Almost one million new cases of basal cell carcinoma are diagnosed each year in the U.S., and up to 30% of Caucasians may develop basal cell carcinomas in their lifetime.

Basal cell carcinoma treatment

Basal cell carcinoma can be treated by removing the affected area.

Skin cancer is considered low risk when the affected cells remain clustered in a single group. Both basal cell carcinoma and squamous cell carcinoma are rarely life-threatening. Though it is unlikely to spread to other parts of your body, if left untreated, basal cell carcinoma can move into nearby bone or other tissue.

Basal cell carcinoma typically begins as a small, shiny bump on the face, although it can occur on any part of the body.

What Is Cryotherapy?

Cryotherapy, or “cryosurgery,” is a simple, non-invasive procedure in which liquid nitrogen is used to freeze and destroy growths on the surface of the skin. This is an effective treatment for precancerous skin lesions (actinic keratoses), as well as other skin conditions such as warts, skin tags and moles.

Applying liquid nitrogen to skin lesions allows dermatologists to target the damaged skin cells and destroy them at the cellular level. After freezing, the affected area may blister and scab over, and should heal within three to six weeks.

Our dermatology team uses cryosurgery to treat a wide range of conditions. It offers a number of advantages: Cryotherapy is a simple, affordable outpatient procedure, the discomfort level is minimal, and there is a low risk of infection.

In cryotherapy treatment, liquid nitrogen is applied to the skin to freeze and destroy the affected tissue.

In cryotherapy treatment, liquid nitrogen is applied to the skin to freeze and destroy the affected tissue.

What Is Melanoma?

Melanoma, the deadliest of skin cancers, only accounts for about 4 percent of all skin cancer cases, but causes about 79 percent of skin cancer deaths.

Melanoma is a cancer of the skin that begins in the melanocytes, which are the cells that produce the pigment melanin. It is the leading cause of cancer death in women 25 to 30 years old and the second leading cause of cancer death in women 30 to 35 years old.

In some cases, melanoma occurs in melanocytes throughout the body, even if those parts have never been exposed to the sun.

 

What is Merkel Cell Carcinoma?

Skin cancer is a common concern in the U.S.  Estimates reported by the American Academy of Dermatology suggest one in five people in the U.S. will develop some form of skin cancer. Merkel cell carcinoma is among the rarest forms of skin cancer, wherein estimates by the Skin Cancer Foundation suggest that only one in 130,000 people in the U.S. will be diagnosed with Merkel cell carcinoma. Like melanoma, Merkel cell carcinoma is an aggressive form of skin cancer with a high mortality rate.  As with most potentially aggressive malignancies, early detection is the best way to decrease the risk of death associated with Merkel cell carcinoma. You can learn more about diagnosis and treatment options for Merkel cell carcinoma on this page.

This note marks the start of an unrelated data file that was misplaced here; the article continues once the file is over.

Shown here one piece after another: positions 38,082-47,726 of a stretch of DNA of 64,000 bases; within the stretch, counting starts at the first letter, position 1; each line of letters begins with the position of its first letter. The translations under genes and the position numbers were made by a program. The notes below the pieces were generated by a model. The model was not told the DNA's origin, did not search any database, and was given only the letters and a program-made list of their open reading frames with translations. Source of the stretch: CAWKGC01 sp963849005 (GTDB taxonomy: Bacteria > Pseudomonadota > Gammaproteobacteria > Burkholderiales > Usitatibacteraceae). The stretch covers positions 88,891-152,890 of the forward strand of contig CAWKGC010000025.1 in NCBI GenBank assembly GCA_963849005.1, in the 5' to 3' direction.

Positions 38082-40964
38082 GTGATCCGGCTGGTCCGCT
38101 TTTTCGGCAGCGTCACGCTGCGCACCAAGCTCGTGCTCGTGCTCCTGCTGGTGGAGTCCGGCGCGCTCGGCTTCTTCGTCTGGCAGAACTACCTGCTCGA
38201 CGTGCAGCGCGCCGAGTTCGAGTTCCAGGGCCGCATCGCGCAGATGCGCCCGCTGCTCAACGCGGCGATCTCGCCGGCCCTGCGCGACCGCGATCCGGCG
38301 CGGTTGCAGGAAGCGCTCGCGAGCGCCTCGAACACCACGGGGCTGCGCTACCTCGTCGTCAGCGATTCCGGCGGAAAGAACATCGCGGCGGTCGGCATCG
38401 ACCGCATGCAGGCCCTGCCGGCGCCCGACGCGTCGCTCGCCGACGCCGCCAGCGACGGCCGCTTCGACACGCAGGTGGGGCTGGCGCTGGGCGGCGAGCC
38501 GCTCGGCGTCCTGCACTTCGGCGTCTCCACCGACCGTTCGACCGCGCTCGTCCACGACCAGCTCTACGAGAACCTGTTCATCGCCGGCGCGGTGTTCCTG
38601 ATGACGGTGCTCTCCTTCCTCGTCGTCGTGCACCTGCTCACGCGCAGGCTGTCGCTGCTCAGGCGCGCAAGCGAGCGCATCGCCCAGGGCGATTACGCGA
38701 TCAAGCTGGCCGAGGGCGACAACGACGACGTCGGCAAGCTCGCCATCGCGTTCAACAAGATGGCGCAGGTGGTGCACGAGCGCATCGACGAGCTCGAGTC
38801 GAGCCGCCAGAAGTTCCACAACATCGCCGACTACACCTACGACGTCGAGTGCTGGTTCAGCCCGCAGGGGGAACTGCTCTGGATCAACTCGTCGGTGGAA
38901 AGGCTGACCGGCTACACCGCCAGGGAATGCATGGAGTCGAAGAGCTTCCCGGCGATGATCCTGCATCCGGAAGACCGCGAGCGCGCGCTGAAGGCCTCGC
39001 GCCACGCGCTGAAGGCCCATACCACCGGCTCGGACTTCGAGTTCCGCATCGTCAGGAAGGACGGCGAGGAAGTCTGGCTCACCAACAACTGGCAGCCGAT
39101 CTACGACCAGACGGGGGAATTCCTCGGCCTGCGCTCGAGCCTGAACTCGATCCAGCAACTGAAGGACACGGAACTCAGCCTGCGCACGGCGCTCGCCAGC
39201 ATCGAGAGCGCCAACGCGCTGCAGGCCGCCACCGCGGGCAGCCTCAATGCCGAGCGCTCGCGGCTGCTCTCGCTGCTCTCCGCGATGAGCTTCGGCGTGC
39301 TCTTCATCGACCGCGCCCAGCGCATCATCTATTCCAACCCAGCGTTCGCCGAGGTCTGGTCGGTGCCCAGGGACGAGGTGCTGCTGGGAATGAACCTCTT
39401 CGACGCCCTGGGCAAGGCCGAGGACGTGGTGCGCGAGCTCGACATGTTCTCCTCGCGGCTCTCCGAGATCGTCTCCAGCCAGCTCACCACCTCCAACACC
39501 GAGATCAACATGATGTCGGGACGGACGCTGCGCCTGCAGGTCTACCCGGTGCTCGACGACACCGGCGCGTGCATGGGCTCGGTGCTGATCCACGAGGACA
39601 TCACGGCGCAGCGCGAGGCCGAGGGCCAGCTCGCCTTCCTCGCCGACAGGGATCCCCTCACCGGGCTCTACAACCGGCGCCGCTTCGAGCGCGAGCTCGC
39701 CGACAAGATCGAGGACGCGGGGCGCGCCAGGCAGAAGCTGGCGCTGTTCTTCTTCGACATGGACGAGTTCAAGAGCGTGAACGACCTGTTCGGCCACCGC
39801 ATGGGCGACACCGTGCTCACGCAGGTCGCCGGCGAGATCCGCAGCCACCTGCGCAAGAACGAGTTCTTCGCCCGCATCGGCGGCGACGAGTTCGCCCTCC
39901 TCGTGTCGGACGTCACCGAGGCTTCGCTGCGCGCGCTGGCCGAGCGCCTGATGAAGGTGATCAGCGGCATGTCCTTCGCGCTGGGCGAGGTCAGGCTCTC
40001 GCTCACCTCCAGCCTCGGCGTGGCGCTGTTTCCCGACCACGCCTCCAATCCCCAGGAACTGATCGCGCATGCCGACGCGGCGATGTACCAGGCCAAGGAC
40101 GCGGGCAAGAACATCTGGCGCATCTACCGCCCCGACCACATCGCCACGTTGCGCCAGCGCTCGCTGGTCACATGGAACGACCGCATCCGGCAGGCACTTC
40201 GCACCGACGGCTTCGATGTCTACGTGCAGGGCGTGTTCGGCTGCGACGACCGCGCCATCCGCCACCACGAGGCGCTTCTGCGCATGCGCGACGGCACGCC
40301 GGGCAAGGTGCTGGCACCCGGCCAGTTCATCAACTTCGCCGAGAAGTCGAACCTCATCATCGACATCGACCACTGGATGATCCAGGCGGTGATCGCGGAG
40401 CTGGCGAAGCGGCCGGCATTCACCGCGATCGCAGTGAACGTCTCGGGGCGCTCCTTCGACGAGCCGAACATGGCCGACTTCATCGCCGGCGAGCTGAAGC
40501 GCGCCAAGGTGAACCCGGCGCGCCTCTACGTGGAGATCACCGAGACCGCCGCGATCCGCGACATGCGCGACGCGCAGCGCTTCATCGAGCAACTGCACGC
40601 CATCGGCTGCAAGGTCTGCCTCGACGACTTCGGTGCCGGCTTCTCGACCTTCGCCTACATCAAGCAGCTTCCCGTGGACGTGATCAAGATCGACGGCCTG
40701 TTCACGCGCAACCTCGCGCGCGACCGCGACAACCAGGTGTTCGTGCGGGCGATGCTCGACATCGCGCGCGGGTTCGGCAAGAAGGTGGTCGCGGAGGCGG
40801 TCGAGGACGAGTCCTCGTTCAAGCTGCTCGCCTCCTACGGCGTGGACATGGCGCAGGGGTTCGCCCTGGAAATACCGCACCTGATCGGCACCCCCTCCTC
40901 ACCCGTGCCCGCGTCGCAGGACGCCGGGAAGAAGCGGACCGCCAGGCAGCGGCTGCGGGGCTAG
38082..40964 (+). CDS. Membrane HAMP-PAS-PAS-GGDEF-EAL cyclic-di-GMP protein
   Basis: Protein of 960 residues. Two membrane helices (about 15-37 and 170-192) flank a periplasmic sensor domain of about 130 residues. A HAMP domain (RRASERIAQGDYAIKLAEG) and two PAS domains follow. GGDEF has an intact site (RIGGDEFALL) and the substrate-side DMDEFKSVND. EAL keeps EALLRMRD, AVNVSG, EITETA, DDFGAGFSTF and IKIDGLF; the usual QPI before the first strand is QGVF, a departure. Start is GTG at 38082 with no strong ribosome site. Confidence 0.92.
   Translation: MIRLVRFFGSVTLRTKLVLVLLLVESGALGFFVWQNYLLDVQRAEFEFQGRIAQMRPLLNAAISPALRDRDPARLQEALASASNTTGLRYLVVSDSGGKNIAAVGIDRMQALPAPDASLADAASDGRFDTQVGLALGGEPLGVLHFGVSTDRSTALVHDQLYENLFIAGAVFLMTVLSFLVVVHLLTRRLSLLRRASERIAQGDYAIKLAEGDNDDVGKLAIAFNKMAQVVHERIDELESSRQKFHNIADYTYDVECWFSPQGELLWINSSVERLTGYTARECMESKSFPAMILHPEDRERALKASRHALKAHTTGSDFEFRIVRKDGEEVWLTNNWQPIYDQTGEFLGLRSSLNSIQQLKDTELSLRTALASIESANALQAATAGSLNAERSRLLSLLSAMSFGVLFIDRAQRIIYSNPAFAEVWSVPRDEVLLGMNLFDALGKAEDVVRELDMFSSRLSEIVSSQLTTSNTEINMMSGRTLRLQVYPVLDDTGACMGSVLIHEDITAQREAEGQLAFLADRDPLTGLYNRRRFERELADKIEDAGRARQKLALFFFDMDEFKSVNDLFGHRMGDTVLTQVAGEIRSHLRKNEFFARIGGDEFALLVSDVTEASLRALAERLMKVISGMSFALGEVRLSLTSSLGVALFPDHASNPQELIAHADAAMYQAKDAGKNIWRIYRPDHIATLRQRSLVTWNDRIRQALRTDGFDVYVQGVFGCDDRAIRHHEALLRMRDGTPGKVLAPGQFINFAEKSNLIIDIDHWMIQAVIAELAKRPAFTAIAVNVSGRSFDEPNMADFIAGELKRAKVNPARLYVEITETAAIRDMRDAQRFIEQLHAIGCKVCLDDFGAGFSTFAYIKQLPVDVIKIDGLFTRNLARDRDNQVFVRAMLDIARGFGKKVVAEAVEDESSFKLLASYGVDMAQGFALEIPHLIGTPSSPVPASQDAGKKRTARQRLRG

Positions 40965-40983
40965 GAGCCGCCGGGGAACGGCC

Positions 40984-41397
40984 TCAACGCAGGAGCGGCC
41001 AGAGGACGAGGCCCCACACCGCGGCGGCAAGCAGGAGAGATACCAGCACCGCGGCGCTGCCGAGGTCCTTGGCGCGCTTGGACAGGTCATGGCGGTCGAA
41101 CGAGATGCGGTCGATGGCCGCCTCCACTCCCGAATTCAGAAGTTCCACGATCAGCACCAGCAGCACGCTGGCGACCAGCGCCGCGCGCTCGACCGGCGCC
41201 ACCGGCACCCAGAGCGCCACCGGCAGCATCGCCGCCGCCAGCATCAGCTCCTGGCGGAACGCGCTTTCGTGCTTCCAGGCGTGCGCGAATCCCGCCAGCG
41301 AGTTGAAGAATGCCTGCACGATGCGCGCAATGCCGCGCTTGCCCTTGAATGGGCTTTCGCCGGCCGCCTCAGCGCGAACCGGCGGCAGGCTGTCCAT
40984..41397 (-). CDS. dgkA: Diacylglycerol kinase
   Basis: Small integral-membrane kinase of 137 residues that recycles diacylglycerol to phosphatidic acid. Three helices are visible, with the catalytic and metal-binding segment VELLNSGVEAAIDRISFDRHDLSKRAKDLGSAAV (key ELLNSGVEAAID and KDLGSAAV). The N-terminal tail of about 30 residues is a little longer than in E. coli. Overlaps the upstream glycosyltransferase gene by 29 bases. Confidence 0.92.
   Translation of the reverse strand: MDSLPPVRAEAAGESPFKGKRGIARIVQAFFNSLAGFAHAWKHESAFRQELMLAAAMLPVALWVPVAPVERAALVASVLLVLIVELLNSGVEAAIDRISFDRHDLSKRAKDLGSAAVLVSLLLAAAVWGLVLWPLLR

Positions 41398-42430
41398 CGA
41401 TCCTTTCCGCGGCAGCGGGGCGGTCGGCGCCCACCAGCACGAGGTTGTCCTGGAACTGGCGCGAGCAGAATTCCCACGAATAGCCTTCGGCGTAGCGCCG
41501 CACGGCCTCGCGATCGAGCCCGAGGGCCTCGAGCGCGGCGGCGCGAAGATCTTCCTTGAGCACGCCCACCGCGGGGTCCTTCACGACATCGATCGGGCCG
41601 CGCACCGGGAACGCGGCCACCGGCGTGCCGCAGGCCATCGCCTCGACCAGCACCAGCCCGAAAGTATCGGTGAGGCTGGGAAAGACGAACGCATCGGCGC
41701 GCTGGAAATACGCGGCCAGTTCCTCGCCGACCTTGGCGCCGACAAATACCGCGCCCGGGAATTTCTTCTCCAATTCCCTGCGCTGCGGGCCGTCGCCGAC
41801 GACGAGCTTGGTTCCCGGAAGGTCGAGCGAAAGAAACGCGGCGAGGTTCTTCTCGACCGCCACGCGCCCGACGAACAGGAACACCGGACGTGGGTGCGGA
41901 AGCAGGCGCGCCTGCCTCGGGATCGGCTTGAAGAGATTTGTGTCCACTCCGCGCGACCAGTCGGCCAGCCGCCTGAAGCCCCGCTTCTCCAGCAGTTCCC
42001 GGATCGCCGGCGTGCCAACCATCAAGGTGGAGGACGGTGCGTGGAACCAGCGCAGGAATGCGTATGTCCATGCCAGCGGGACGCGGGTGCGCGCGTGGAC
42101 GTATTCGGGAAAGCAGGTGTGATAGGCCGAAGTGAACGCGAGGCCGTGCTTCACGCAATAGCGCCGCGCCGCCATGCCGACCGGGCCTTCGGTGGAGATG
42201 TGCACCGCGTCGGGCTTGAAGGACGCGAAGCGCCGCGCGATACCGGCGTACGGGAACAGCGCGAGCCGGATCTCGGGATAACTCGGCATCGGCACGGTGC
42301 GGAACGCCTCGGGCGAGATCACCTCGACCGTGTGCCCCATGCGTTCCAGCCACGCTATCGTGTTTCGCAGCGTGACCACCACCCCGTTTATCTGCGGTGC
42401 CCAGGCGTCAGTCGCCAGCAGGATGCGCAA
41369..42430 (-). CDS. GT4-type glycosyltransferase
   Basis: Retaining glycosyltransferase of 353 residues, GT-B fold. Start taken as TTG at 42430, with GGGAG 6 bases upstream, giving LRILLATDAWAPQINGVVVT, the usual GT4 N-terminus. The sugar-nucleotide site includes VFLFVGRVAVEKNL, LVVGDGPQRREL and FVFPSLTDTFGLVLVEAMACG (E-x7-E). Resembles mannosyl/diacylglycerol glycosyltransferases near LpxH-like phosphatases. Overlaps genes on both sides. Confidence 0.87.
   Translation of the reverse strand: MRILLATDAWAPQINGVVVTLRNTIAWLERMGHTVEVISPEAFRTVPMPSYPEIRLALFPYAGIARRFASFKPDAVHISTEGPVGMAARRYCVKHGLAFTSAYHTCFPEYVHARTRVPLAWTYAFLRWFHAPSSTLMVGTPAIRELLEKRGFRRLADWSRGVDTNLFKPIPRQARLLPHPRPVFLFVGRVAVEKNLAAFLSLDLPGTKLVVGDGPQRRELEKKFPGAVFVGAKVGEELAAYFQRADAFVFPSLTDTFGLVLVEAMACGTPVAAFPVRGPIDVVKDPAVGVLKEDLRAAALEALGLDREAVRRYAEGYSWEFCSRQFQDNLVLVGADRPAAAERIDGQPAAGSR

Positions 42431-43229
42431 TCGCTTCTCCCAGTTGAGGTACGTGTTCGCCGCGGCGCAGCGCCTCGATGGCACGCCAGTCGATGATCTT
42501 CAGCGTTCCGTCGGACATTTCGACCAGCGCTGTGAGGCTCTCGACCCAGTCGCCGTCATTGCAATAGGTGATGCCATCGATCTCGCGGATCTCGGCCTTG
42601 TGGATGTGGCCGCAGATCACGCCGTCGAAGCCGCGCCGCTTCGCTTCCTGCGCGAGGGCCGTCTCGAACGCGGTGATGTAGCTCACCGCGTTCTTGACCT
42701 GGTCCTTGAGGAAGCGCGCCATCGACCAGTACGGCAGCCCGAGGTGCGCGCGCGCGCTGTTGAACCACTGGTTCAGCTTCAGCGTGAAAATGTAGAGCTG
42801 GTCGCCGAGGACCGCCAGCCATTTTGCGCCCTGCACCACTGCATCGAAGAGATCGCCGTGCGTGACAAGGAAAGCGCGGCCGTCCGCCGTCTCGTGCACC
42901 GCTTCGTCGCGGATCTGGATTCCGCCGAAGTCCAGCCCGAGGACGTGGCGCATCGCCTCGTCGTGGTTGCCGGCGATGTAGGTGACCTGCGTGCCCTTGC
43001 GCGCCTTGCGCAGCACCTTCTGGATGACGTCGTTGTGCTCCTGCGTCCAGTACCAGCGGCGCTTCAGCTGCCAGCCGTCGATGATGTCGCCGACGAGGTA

Merkel cell carcinoma is a rare form of skin cancer that arises from Merkel cells, cells that reside deeper in the skin and function to send ‘touch’ signals from outside the skin to the inside of the body.  The diagnosis of Merkel cell carcinoma is ultimately made by an assessment under the microscope after a skin biopsy has been performed.  Skin biopsies are interpreted by dermatopathologists, doctors who specialize in evaluating skin under the microscope.  Dermatopathologists are well equipped to make this diagnosis accurately when skin tissue is submitted in a biopsy specimen.  Unfortunately, when Merkel cells become cancerous, they also become aggressive.  Merkel cell carcinoma can metastasize (spread) quickly, making it one of the most aggressive types of cancer.  While treatment for Merkel cell carcinoma may be successful, even with treatment Merkel cell carcinoma may evade what appears to be disease remission, and recur.

 

What Is Mohs Surgery?

Mohs surgery offers the highest cure rates for all non-melanoma skin cancers. For certain cases of the most common types of skin cancer — squamous cell carcinoma and basal cell carcinoma — the cure rate can be as high as 99 percent.

Mohs surgery is a highly specialized surgical technique used to treat non-melanoma skin cancers in which the surgeon removes all of the visible cancer, plus a small margin of the surrounding healthy tissue and examines it to ensure that all cancer cells have been removed at the time of surgery.

Before and After Mohs Surgery Technique